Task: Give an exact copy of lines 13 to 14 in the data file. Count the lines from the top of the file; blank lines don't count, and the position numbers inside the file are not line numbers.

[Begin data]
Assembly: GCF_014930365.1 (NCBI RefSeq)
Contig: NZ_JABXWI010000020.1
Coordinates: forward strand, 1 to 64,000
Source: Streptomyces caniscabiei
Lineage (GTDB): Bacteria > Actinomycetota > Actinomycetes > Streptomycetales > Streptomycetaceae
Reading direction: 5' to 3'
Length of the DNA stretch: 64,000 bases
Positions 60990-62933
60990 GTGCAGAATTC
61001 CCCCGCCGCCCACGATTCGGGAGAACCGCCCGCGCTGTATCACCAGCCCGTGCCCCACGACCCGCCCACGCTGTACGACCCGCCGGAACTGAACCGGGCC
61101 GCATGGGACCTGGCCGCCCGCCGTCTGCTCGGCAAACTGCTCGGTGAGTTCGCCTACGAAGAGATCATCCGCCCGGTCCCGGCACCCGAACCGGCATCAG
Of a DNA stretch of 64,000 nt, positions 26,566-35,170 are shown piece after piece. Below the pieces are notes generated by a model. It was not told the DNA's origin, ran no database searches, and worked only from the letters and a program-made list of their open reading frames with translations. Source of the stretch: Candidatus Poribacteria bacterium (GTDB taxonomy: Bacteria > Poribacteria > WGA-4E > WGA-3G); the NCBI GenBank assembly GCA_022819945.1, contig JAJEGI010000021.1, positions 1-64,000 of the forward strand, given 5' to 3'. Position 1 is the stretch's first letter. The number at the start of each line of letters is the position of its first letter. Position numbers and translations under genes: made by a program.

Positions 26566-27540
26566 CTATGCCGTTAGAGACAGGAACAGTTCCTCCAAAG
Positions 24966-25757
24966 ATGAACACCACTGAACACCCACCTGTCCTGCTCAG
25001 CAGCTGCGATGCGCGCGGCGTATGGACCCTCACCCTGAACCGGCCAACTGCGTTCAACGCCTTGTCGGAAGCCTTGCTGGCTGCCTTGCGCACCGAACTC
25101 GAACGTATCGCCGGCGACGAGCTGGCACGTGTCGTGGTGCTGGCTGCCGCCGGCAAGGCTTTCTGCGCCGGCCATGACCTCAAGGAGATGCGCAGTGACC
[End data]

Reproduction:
Positions 26566-27540
26566 CTATGCCGTTAGAGACAGGAACAGTTCCTCCAAAG